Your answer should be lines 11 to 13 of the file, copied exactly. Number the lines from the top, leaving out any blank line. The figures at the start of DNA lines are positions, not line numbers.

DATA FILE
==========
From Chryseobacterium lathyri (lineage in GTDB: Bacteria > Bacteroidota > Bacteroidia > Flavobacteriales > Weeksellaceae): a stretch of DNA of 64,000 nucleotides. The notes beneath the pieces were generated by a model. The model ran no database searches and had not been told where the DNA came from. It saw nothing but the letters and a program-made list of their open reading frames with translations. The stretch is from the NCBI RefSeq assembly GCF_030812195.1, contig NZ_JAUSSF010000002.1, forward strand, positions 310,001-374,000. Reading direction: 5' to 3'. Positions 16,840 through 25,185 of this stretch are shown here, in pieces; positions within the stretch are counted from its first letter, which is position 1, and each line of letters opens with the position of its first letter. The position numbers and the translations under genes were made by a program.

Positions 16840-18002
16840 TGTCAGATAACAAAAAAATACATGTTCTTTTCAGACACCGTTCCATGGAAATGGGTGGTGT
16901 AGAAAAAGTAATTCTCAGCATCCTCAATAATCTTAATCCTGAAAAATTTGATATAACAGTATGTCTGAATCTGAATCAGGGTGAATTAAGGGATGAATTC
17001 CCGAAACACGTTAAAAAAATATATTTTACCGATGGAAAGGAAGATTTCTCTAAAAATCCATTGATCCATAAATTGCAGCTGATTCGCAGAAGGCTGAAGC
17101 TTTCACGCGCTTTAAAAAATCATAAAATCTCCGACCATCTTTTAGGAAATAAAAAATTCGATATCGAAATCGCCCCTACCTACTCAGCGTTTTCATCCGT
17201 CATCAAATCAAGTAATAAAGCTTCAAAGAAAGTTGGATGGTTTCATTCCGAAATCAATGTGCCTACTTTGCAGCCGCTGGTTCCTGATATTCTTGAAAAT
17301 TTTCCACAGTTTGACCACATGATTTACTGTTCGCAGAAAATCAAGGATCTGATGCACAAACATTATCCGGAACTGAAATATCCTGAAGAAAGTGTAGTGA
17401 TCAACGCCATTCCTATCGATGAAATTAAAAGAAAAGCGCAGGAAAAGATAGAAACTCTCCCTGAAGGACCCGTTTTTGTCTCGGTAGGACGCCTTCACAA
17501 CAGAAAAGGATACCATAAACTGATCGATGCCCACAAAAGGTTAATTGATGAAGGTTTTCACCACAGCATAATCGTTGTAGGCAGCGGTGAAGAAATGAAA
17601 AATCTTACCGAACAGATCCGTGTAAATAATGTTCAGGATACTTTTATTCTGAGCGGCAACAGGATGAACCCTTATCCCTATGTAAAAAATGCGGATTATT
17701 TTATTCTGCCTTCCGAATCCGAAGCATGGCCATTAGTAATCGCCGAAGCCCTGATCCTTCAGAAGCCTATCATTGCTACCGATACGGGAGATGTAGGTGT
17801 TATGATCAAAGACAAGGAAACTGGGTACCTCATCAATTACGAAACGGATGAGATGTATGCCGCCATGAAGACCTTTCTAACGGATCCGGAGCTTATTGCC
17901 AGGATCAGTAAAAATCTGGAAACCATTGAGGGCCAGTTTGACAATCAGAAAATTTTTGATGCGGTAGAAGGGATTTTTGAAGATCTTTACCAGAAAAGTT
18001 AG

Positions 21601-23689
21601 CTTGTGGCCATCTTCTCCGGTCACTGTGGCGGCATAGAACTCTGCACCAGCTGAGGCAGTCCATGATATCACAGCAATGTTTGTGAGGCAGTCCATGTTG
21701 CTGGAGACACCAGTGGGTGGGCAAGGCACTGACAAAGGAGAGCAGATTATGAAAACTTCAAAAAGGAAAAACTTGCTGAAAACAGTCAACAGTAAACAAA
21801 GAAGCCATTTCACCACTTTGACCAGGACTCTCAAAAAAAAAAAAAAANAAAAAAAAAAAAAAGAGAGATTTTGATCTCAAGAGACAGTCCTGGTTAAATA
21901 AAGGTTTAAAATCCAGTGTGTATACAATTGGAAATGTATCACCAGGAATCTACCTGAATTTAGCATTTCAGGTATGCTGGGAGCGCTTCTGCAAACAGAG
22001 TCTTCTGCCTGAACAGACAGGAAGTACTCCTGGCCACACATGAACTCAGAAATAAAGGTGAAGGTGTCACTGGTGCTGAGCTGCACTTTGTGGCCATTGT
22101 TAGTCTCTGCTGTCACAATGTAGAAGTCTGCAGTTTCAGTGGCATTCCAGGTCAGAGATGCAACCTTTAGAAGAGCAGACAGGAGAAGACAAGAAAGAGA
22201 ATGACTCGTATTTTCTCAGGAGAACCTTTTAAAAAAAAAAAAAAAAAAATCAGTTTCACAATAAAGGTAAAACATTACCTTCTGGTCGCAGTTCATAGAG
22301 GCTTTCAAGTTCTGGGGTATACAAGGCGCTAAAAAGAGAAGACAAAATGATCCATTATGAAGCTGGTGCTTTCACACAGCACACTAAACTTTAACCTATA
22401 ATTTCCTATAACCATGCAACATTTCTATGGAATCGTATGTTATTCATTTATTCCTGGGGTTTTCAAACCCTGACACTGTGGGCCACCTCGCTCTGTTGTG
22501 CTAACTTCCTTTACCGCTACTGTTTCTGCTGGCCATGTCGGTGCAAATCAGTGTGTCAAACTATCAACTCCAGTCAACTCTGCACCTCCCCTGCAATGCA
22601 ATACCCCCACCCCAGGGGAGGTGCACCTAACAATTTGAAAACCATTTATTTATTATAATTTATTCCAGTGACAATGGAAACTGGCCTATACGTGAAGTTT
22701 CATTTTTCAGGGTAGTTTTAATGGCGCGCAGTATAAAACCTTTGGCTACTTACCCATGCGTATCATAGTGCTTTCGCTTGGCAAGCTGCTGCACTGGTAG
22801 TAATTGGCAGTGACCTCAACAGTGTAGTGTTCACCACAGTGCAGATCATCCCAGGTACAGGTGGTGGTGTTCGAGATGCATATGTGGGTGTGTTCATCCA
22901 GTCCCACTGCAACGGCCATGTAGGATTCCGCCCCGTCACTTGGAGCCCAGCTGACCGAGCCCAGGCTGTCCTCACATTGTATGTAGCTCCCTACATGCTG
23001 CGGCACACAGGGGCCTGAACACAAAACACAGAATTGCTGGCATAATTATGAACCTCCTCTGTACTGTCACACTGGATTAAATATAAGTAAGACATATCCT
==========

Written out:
17601 AATCTTACCGAACAGATCCGTGTAAATAATGTTCAGGATACTTTTATTCTGAGCGGCAACAGGATGAACCCTTATCCCTATGTAAAAAATGCGGATTATT
17701 TTATTCTGCCTTCCGAATCCGAAGCATGGCCATTAGTAATCGCCGAAGCCCTGATCCTTCAGAAGCCTATCATTGCTACCGATACGGGAGATGTAGGTGT
17801 TATGATCAAAGACAAGGAAACTGGGTACCTCATCAATTACGAAACGGATGAGATGTATGCCGCCATGAAGACCTTTCTAACGGATCCGGAGCTTATTGCC